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Hoffmann, R. A wiki for the life sciences where authorship matters. Nature Genetics (2008)

Regulation of lysine catabolism through lysine-ketoglutarate reductase and saccharopine dehydrogenase in Arabidopsis.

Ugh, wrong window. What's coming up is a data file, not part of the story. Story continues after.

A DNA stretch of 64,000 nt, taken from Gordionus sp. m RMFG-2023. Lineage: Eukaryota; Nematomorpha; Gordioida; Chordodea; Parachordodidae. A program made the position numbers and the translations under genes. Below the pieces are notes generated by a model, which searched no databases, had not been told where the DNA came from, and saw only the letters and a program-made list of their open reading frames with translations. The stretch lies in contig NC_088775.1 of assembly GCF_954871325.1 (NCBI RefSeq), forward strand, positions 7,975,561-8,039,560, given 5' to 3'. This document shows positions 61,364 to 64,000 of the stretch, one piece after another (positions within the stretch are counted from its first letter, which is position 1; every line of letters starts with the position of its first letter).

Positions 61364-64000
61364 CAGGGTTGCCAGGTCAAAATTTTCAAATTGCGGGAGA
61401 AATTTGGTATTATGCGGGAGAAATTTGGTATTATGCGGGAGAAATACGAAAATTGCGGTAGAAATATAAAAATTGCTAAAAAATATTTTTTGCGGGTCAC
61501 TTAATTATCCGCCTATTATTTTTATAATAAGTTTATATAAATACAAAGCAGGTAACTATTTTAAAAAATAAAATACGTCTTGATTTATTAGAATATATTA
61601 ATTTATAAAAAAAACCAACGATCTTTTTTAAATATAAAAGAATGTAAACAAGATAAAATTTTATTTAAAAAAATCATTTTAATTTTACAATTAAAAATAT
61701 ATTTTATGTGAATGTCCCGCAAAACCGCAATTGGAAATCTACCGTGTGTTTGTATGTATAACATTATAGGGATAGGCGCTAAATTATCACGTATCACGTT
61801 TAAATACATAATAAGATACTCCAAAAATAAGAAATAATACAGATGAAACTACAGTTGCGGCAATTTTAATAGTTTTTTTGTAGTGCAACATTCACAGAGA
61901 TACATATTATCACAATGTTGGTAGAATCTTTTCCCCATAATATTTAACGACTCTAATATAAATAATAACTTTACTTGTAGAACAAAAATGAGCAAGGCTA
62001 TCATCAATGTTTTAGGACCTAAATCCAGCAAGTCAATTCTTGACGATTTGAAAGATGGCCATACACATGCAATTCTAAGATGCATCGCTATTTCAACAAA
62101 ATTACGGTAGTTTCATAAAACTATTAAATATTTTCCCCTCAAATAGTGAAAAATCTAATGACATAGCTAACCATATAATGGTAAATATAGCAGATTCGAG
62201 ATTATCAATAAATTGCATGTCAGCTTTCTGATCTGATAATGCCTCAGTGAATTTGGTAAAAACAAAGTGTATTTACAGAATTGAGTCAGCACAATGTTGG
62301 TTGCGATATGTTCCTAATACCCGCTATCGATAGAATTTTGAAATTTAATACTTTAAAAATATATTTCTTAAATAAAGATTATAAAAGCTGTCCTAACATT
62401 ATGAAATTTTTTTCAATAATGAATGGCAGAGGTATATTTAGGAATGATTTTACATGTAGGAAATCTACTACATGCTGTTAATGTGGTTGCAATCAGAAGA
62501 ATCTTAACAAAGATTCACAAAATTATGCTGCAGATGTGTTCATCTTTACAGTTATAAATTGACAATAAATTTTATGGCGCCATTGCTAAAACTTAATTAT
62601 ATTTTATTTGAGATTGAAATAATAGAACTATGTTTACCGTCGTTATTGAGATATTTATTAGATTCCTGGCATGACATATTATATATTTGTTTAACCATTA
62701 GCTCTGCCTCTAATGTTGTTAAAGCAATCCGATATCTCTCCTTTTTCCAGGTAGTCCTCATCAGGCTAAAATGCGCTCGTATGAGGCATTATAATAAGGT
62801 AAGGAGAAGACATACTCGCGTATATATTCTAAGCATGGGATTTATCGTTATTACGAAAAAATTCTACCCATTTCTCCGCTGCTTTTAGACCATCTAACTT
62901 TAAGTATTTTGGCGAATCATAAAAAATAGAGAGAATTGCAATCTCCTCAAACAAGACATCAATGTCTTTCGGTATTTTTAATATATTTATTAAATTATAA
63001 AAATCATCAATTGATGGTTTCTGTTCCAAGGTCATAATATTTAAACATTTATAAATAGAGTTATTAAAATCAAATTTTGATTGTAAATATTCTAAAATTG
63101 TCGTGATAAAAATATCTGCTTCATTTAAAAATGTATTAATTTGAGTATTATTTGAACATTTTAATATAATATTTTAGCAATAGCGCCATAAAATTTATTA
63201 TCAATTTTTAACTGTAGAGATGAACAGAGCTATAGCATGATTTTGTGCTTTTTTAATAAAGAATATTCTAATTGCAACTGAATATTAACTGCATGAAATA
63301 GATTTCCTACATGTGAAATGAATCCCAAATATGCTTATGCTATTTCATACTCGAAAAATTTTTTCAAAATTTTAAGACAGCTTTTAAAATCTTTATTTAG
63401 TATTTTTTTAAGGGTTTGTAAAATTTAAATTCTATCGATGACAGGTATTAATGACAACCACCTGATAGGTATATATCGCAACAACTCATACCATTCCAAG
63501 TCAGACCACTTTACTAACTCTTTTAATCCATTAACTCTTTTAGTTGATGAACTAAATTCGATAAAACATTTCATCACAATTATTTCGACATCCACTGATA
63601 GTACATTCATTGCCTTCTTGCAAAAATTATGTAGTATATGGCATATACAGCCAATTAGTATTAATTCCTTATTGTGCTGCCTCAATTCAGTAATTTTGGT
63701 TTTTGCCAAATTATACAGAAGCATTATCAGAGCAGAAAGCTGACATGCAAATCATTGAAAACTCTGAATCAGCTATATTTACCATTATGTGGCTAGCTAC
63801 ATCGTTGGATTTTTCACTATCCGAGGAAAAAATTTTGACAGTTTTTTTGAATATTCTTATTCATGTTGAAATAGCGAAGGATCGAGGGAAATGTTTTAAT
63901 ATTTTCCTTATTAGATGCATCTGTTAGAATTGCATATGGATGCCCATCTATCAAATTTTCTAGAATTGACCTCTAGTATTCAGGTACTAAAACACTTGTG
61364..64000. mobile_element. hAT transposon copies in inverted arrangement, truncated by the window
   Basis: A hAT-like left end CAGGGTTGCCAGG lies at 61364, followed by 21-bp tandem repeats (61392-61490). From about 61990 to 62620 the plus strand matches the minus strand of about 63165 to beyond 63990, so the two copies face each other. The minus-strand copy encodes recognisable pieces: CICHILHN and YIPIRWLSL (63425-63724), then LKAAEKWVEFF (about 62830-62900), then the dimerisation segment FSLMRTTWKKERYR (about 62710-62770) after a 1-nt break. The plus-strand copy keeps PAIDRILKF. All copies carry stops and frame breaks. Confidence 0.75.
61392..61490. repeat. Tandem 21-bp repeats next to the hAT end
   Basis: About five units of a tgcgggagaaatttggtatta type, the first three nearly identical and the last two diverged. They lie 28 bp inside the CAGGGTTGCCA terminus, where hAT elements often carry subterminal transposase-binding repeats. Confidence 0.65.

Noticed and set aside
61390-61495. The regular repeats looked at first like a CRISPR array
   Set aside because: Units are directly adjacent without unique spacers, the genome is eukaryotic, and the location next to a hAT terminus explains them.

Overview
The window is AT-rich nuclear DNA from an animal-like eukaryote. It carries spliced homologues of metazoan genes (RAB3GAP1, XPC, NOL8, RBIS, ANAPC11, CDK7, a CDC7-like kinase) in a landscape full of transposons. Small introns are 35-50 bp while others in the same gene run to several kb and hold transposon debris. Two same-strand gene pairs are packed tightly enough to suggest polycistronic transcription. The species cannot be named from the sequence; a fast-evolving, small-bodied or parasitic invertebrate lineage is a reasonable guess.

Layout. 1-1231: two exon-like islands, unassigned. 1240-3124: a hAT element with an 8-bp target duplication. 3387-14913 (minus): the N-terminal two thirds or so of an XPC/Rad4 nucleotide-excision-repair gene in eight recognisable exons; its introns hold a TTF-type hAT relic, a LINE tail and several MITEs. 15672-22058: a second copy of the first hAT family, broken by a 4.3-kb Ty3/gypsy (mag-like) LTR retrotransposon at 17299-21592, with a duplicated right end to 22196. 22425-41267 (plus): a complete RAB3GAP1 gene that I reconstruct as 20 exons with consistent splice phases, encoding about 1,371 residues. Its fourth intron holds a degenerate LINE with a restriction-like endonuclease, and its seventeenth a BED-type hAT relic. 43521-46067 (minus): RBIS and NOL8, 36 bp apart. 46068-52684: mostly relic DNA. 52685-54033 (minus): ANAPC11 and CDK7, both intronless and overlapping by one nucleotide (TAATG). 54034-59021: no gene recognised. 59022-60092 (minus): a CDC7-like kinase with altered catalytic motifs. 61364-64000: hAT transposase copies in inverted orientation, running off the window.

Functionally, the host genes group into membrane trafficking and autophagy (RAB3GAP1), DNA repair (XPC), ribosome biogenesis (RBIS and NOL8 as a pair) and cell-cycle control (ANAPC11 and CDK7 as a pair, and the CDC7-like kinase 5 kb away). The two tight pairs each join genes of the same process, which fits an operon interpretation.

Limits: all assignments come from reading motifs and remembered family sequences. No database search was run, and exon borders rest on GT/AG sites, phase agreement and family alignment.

In plant and mammalian cells, excess lysine is catabolized by a pathway that is initiated by two enzymes, namely, lysine-ketoglutarate reductase and saccharopine dehydrogenase. In this study, we report the cloning of an Arabidopsis cDNA encoding a bifunctional polypeptide that contains both of these enzyme activities linked to each other. RNA gel blot analysis identified two mRNA bands-a large mRNA containing both lysine-ketoglutarate reductase and saccharopine dehydrogenase sequences and a smaller mRNA containing only the saccharopine dehydrogenase sequence. However, DNA gel blot hybridization using either the lysine-ketoglutarate reductase or the saccharopine dehydrogenase cDNA sequence as a probe suggested that the two mRNA populations apparently are encoded by the same gene. To test whether these two mRNAs are functional, protein extracts from Arabidopsis cells were fractionated by anion exchange chromatography. This fractionation revealed two separate peaks-one containing both coeluted lysine-ketoglutarate reductase and saccharopine dehydrogenase activities and the second containing only saccharopine dehydrogenase activity. RNA gel blot analysis and in situ hybridization showed that the gene encoding lysine-ketoglutarate reductase and saccharopine dehydrogenase is significantly upregulated in floral organs and in embryonic tissues of developing seeds. Our results suggest that lysine catabolism is subject to complex developmental and physiological regulation, which may operate at gene expression as well as post-translational levels.[1]


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